At page 273 of 314 U.S., page 198 of 62 S.Ct., page 192 of 86 L.Ed., page 1346 of 159 A.L.R., appears the following comment: ‘In accordance with what we have said on the ‘clear and present danger’ cases, neither ‘inherent tendency’ nor ‘reasonable tendency’ is enough to justify a restriction of free expression.' The Court then held that the editorials and telegram did not create, as a matter of law, a clear and present danger.
There thus emerges from the Bridges' case a rule that had been strongly hinted at in earlier cases, but now couched in the strongest and most positive language, to the effect that a false publication that merely tends to obstruct justice is not sufficient to justify the interference with the constitutional right to free speech by punishment for contempt, and that there must accompany such tendency a clear and present danger of such obstruction. Such danger must be both ‘imminent’ and ‘serious.’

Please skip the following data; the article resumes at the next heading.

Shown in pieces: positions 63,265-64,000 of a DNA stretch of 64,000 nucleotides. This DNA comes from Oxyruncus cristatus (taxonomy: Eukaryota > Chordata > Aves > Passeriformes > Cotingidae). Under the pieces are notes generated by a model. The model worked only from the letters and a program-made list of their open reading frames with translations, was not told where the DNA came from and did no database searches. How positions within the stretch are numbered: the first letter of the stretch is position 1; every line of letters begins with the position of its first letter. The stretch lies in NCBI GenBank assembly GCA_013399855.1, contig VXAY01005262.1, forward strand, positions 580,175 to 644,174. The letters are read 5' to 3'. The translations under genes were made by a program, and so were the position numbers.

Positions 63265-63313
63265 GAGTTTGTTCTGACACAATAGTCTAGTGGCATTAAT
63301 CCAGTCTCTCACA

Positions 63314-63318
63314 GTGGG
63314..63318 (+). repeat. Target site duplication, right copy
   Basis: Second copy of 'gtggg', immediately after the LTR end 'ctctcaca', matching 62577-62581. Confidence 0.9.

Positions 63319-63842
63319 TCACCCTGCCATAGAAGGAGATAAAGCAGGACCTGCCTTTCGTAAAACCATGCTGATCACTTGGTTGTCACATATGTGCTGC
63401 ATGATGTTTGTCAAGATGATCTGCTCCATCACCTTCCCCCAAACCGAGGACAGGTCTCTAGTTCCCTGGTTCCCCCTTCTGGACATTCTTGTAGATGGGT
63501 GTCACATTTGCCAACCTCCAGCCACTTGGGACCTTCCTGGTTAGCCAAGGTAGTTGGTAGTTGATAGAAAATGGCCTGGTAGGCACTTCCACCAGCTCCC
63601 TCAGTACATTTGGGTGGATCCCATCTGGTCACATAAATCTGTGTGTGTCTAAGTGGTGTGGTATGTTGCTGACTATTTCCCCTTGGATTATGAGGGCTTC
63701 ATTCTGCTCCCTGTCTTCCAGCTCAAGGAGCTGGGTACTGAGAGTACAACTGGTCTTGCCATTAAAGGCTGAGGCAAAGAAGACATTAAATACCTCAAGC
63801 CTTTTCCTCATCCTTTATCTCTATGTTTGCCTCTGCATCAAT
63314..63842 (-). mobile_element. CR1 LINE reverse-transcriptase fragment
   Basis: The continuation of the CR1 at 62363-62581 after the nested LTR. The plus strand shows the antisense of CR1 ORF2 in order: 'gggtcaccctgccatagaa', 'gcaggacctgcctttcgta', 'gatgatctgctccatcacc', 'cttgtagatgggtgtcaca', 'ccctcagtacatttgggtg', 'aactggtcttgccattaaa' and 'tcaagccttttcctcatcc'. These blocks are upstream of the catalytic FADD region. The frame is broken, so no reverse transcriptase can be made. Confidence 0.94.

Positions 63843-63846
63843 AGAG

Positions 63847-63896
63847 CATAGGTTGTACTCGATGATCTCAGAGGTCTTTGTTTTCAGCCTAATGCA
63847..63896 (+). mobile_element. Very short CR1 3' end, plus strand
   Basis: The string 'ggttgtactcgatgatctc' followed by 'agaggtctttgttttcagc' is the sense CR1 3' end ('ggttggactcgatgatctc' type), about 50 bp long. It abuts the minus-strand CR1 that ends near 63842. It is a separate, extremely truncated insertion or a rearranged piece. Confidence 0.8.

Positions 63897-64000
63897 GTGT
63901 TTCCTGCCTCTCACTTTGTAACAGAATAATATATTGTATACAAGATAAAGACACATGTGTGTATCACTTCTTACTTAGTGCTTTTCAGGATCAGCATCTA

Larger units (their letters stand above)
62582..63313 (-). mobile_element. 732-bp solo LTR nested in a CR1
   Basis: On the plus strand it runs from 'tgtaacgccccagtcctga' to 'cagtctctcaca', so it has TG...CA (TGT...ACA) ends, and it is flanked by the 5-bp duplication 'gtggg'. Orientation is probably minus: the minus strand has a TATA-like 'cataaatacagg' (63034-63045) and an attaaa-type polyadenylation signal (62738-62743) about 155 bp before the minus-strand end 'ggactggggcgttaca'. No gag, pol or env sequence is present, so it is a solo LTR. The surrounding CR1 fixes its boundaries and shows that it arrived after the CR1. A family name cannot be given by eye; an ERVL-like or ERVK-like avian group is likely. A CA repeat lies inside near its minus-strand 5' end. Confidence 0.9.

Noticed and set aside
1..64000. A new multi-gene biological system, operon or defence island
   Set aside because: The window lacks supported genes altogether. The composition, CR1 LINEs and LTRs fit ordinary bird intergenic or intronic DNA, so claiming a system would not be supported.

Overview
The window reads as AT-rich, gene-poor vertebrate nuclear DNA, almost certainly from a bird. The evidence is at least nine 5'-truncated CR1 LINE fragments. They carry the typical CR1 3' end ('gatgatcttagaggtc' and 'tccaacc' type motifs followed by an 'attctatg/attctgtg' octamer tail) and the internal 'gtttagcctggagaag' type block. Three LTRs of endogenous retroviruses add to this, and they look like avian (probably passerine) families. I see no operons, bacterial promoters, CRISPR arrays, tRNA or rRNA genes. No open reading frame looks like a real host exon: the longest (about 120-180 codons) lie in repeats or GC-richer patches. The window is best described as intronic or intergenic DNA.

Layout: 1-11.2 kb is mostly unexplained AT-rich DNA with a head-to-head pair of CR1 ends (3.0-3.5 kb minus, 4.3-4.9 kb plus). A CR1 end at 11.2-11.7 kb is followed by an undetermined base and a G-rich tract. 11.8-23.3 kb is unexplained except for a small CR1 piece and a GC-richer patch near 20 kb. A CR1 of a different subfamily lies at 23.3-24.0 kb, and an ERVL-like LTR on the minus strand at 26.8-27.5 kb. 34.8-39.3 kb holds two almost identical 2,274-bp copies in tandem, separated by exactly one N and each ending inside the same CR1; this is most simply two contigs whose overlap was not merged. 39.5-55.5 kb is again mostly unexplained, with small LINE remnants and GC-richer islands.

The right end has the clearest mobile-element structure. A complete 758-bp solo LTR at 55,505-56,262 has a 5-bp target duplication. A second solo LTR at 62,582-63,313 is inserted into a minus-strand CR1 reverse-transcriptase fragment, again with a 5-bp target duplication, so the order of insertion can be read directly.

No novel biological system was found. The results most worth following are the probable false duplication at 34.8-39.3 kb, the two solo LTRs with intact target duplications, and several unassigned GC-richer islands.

It is true that the Bridges' case was a five-to-four decision, but that case does not stand alone. Five years later, in 1946, the Supreme Court reaffirmed that case in Pennekamp v. Florida, 328 U.S. 331, 66 S.Ct. 1029, 90 L.Ed. 1295. There were no dissents in the Pennekamp case, but three justices wrote separate concurring opinions. In this case the contempt charges were based on newspaper editorials bitterly, unfairly, and untruthfully attacking the Florida Circuit Judges for dismissing certain criminal charges. The Florida courts found that the newspaper had willfully and recklessly withheld the truth from the public, and that the motive behind the publication ws to abuse and destroy the efficiency of the courts, and on this ground the Florida Supreme Court affirmed the convictions. 156 Fla. 227, 22 So.2d 875. Nevertheless, all of the justices participating in the four opinions of the Supreme Court of the United States held that the judgment must be reversed. The majority opinion had this to say about the Bridges' case, 328 U.S. at page 334, 66 S.Ct. at page 1031, 90 L.Ed. 1295: